If it happened, as in this situation, that a husband had died, then a son would take care of his mother. But as we read, this woman was left with nothing. No husband, no son, no one who could take care of her, in fact, no future. Unprotected, with no one to rely upon, she was in a totally hopeless situation.

Our society is different. Each individual can be very self-sufficient, it doesn’t matter a man or a woman. Sometimes to the extent that even a family is no longer needed. With enough money we can buy almost everything. Not everything,  but almost everything.

However, there still are situations where we are as helpless as this women was. When it comes to our health, when it comes to our life, there is not much we can do. Our resources can help to get the best treatment and to extend our lives a little bit, or sometimes these struggles with terminal deceases seem more like a prolonging of death. But when death comes, we are totally unprotected, totally helpless. No resource can help us. Besides, it can come in so many different, unexpected ways.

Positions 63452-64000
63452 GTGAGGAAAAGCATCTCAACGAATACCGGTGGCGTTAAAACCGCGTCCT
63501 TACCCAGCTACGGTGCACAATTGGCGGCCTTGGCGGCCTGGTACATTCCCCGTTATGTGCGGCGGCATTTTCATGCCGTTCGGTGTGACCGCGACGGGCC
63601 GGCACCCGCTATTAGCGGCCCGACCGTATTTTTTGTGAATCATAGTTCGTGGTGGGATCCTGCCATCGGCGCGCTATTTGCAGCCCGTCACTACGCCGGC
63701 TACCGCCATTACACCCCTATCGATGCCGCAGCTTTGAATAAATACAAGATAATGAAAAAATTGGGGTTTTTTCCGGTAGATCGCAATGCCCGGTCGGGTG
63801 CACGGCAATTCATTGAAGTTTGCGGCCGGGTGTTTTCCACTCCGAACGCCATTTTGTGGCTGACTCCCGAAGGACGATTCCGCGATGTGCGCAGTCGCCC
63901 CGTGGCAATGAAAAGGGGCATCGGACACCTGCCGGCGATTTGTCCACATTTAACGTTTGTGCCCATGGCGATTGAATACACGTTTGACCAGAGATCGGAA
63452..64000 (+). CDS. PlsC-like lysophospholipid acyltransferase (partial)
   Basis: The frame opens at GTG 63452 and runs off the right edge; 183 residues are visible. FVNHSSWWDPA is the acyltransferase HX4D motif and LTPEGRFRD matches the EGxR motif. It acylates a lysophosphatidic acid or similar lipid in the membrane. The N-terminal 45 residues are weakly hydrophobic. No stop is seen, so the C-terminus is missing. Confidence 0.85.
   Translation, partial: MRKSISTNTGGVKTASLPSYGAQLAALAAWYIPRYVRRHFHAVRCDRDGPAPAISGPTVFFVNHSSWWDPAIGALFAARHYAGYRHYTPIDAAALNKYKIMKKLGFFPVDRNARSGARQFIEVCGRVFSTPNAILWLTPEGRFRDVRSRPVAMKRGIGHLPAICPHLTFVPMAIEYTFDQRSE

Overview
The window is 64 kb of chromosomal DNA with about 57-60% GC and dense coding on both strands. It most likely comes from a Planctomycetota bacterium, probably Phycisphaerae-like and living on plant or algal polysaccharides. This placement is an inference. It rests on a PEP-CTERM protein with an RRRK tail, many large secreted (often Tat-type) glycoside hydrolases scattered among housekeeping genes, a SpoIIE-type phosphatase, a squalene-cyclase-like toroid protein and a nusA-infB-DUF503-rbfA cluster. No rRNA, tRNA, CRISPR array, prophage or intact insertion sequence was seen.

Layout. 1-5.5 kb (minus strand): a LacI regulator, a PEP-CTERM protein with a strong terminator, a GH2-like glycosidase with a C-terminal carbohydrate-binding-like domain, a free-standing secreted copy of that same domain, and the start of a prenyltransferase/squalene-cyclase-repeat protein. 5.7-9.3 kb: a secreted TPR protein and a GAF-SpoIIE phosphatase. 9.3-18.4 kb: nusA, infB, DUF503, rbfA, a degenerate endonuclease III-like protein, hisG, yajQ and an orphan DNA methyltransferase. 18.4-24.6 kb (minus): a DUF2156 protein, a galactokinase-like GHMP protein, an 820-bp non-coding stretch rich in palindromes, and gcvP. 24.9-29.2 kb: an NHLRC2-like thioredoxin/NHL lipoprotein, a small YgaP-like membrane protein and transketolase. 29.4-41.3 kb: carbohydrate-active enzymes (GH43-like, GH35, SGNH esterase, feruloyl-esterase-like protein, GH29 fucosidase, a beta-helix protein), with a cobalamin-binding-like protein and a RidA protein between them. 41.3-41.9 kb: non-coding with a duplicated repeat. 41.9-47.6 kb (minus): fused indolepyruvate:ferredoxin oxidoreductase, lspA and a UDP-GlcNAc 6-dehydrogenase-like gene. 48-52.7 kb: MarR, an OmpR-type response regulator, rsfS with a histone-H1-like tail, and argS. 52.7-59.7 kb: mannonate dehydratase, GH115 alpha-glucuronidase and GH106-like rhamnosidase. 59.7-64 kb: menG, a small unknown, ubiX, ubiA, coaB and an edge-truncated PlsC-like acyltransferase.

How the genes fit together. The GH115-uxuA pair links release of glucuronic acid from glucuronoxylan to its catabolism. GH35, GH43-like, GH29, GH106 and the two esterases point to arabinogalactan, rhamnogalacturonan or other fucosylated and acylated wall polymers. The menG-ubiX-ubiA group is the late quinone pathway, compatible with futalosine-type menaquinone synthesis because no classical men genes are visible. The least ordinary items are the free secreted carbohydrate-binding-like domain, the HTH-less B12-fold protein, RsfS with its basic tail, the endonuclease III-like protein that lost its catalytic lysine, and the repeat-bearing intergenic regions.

Back to the event. In English translation of Luke’s gospel we read that Jesus had compassion on her. Greek word which is translated as “have compassion” actually means that ‘all his guts were moved’. I guess we can recognize this feeling when we are faced with such a situation where we can almost feel that our guts are turning around – so strongly we experience that this is so wrong, so unjust, so desperate.

These were emotions which overtook Jesus, when He saw this poor woman in her misery and decided to intervene. “Stop weeping!” He said. The next thing we read that Jesus came up and touched the bier, and bearers stood still.

This actions wouldn’t mean much to us. What a big deal if by touching the bier He stopped the bearers. But it was a big deal for all those who saw it. We may wonder – why?

We remember that the foundational for the faith of the Jews were the five books of Moses, the same we have in the beginning of our Bible. The third book is Leviticus and it deals very carefully with different rules of purity and cleanness. One of the worst thinks that could be done was to touch a corpse.

By touching a corpse one touched death which was the very opposite of life and light that came from God and His order. This made any person ritually unclean for quite a while. It meant that this person for a while was cut off the blessing that came from the presence of God in the Divine service.